I Stopped Wearing Makeup In Quarantine, Here's Why
Daily makeup, nightly skin care, weekly manicures, monthly facials and quarterly hair appointments. It can be expensive — and exhausting — to be a woman. In the Video Op-Ed above, the beauty guru and YouTube creator Ingrid Nilsen challenges women to start asking whom we're getting dolled up for — and stop apologizing for how we actually look.
That's not to say you should throw out your makeup bag because the world's on fire. During the Great Depression, cosmetic sales actually shot up by 25 percent. In the 2001 recession, revenues from lipstick increased 11 percent in the United States. As the economy shrank in 2008, nail polish sales skyrocketed 65 percent. As Ms. Nilsen notes, a little indulgence may be the pick-me-up you need to get through tough times. But before you click to buy, it's worth asking: Who is it actually for?
Three members of the White House coronavirus task force, including the U.S. top doctor Anthony Fauci, are now in quarantine.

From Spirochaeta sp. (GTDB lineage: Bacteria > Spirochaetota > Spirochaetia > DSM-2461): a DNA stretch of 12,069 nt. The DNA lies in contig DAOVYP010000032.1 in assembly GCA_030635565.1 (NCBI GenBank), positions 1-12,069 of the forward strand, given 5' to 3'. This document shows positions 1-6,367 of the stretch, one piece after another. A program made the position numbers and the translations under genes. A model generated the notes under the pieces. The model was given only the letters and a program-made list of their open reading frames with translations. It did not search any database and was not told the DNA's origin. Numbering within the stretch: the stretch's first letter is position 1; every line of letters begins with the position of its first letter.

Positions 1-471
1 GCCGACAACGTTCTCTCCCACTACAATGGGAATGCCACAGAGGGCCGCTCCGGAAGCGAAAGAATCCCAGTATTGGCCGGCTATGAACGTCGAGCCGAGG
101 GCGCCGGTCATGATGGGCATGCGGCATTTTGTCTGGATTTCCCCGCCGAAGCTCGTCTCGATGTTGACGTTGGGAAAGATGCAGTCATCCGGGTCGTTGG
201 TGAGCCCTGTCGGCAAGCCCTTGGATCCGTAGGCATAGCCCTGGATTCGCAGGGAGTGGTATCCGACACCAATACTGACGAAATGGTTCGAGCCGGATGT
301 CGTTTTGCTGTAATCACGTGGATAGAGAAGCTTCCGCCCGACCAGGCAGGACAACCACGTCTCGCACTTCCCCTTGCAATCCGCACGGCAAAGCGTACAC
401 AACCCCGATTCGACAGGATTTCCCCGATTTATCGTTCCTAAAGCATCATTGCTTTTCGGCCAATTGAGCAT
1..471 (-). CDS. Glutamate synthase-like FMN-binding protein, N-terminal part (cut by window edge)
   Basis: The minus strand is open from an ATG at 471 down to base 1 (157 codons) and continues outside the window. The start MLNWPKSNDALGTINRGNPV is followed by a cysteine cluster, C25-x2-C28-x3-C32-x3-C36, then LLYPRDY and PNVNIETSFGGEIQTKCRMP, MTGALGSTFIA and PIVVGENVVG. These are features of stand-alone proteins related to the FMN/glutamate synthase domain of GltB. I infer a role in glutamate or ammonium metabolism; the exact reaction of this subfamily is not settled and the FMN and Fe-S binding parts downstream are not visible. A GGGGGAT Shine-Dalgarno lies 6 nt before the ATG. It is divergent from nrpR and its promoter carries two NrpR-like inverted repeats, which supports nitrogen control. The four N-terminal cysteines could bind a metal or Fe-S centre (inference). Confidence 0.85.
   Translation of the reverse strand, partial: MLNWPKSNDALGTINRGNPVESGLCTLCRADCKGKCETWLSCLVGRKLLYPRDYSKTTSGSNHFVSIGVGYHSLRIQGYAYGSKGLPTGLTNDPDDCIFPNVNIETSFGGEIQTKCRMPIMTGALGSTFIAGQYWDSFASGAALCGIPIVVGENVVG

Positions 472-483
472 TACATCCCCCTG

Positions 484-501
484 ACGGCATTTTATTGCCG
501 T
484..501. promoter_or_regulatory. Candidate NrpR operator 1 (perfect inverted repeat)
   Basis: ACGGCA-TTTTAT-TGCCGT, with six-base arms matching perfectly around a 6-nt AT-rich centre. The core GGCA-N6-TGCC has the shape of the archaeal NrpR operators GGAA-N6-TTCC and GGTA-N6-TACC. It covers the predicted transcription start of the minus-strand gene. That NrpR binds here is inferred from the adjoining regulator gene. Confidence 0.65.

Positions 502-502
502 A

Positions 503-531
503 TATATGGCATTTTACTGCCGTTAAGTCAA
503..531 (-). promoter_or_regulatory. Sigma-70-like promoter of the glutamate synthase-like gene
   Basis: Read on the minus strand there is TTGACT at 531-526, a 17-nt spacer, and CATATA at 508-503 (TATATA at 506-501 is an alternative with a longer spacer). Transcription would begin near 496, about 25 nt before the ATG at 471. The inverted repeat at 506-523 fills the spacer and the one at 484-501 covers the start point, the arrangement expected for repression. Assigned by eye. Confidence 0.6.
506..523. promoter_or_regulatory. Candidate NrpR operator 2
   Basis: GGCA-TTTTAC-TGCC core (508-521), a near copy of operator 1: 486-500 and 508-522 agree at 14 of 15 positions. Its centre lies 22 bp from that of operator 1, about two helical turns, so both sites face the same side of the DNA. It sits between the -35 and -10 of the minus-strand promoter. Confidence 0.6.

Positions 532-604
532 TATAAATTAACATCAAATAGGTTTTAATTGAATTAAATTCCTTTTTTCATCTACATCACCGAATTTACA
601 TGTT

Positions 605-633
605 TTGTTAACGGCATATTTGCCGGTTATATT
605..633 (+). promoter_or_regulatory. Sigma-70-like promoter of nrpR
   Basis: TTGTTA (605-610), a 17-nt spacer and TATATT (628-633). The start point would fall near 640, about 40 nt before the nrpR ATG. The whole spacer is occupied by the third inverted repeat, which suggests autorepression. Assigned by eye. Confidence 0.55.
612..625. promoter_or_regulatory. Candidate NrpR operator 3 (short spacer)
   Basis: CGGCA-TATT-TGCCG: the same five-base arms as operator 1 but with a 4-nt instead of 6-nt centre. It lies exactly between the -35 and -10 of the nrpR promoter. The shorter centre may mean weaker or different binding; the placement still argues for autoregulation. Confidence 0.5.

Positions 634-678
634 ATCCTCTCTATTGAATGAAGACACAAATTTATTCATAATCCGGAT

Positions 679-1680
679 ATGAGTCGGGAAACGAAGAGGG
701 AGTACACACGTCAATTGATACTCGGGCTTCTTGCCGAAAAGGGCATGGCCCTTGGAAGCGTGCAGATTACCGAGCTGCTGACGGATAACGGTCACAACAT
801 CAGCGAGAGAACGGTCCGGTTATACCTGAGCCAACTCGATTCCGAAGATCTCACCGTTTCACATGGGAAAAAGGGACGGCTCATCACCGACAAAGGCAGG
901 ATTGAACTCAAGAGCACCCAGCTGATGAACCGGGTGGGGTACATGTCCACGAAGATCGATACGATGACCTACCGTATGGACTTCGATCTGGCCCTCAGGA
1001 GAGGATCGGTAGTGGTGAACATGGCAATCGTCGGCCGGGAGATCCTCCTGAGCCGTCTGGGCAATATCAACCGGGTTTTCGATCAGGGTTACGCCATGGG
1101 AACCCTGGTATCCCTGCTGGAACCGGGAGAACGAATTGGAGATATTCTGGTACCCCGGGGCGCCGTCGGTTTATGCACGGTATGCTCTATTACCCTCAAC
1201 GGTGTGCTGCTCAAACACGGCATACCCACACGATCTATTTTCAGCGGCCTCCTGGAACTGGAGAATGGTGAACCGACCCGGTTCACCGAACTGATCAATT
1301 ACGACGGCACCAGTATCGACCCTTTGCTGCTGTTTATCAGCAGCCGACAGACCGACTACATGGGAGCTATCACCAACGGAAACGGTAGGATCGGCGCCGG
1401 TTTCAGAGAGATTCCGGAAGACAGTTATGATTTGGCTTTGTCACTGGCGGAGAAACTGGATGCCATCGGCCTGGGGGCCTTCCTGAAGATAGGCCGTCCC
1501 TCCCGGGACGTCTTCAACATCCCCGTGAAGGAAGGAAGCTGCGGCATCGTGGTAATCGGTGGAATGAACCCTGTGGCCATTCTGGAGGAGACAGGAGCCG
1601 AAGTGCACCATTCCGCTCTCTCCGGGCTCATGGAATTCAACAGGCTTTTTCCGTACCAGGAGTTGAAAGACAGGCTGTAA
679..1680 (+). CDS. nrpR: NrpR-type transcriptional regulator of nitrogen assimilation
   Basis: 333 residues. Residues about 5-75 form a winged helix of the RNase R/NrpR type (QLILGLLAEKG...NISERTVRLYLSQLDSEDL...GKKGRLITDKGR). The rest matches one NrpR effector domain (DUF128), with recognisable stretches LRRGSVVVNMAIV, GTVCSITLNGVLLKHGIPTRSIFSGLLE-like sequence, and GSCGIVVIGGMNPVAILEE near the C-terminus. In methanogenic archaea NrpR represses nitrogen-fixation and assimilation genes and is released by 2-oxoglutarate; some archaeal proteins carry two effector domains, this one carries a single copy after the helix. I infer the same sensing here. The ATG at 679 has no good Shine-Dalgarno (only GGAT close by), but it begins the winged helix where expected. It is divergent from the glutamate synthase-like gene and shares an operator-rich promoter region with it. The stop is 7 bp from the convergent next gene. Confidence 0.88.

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Wearing makeup is my job. Over the last decade I've used hundreds of lipsticks, thousands of face creams and I've amassed millions of followers making original lifestyle content for my YouTube channel. I use cosmetics almost every single day. Then came the pandemic. In quarantine, I can count the number of times that I've worn makeup on one hand, and it's not because I've suddenly come to dislike it. It's because I no longer have the need or the desire to perform for the external world. Life as I knew it has evaporated. What's left is the question, why do I apologize for looking like me. Like many women, my relationship with how I look has been complicated. At 14, I fell in love with strawberry-flavored lip gloss and bright eyeshadow. And by 19, I was wearing makeup every single day. It even got to the point where I was showering with makeup on because I didn't want a boyfriend to see my acne underneath. At 22, making beauty videos on YouTube officially became my full-time job, and how I looked was directly connected to how much people liked me. The world has expectations for women. I've appeared on camera without makeup, and people have told me that I'm lazy or even worse. They told me to take pride in myself. If I wore makeup the next day, then I was fake and shallow. And if I went more than a few days without wearing makeup, then my credibility as a beauty expert was questioned. I'm 31 now, and I thought I finally had my relationship to makeup figured out. I wore makeup for myself, not for others. Or at least, that's what I told myself. Now two months into quarantine, I'm realizing just how much I was still performing for other people. I've come a long way from showering with makeup on, but I still feel uneasy attending a meeting or an event, even on Zoom, when I'm at home, without makeup. I'm noticing myself in this familiar pattern when I get on video calls. I apologize for how I look, and then I regret it. And almost every woman I'm on a Zoom call with does this, too. We spend the first few minutes in this ritual of picking ourselves apart for gray hairs, wearing sweatpants, having dark circles, wrinkles, pimples, and apologizing for not wearing makeup and covering it all up. Things like acne and dark circles are universal realities, but women aren't allowed those things. And the science shows that women who aren't considered to be well groomed are actually paid less. It took a pandemic, but finally women can focus less on how we look and focus more on what we do. In this crisis, what I'm seeing on Zoom or when I look out my window are women. Women who are useful, not just seen by the world as decorative. In quarantine, an active self-care for me is using makeup as a mirror to express my emotions, not mask them. So I'm challenging women to do something new with me. No more apologizing for how we look. One part public protest, two parts self-compassion. If isolation has taught us anything, it's that our most important audience is actually ourself.